After being passed over last year, Central Oregon Community College officials were surprised to learn the college had received a $2.25 million federal grant to help students who need remedial math and writing courses and to ensure they return for a second year.
COCC applied in 2015 for the five-year Title III grant, which goes to institutions of higher education with high rates of low-income students. The college was told in December it had been passed over, but heard earlier this month it would get the money.
“Frankly, we were surprised by it. We thought all the awarding had been done,” said Alicia Moore, COCC’s dean of student and enrollment services.
In its application, the college proposed ways to improve remedial education — writing and math courses that students must take before they are ready for college-level courses — and to create extra support for first-year students.
COCC hopes to increase progression and retention rates by 5 percent over five years, according to the grant application.
To do that, the college plans to increase its academic advising, orientation and college success courses — courses in which students learn how to study and manage their time — and to offer these services at all four campuses. Some services will also be developed specifically for Native American and Latino students.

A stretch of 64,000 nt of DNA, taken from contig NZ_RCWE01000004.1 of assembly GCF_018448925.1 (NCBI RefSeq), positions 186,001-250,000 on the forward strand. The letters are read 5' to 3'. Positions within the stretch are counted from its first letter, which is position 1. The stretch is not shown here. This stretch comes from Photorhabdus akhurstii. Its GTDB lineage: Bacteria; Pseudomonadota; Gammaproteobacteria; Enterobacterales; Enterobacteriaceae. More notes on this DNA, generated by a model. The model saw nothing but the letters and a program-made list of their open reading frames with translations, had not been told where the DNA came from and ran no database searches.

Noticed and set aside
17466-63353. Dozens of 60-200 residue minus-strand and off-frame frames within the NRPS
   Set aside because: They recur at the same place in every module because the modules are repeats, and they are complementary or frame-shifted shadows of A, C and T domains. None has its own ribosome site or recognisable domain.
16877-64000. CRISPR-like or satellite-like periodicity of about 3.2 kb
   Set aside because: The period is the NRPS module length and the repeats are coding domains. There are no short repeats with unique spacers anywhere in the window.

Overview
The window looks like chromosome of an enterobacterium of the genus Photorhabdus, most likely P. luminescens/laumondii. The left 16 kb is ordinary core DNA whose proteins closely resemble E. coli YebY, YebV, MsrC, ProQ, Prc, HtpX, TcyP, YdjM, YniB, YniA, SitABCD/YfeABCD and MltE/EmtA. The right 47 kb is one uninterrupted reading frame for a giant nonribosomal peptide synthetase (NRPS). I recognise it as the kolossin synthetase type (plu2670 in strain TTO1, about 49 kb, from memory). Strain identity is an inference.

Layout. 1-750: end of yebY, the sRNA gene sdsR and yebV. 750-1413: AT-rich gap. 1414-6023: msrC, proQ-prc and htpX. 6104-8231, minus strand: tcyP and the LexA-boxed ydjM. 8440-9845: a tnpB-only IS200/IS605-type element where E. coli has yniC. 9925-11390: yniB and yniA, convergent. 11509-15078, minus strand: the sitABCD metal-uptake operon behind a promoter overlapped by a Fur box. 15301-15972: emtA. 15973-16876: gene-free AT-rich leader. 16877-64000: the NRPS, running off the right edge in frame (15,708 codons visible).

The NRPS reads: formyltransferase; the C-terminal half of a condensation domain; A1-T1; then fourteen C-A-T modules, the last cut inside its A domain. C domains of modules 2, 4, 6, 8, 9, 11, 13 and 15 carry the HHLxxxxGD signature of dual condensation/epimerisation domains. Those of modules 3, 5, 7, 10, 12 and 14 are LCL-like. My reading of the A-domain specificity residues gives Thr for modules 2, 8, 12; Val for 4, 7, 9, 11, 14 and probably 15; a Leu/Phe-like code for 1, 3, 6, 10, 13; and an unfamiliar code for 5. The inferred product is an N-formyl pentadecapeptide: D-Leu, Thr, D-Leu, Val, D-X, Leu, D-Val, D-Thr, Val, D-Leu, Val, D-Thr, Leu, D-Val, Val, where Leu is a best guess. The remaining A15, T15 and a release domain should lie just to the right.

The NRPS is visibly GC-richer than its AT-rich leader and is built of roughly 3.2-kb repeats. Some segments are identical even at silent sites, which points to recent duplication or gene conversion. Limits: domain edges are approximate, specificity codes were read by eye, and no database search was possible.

Already the college has added sections of the college success courses, and hundreds more students attended orientation ahead of the fall term this year than last year, according to Betsy Julian, COCC’s vice president for instruction.
“We did not just sit around and wait for the money to come,” Julian said. “Some of what we’re doing was a result of writing the grant, folks were just so convinced this was the right thing to do for students.”
The college is already working to redesign remedial education courses and change how it places students in these courses to ensure students are starting at the right level.
— Reporter: 541-617-7837,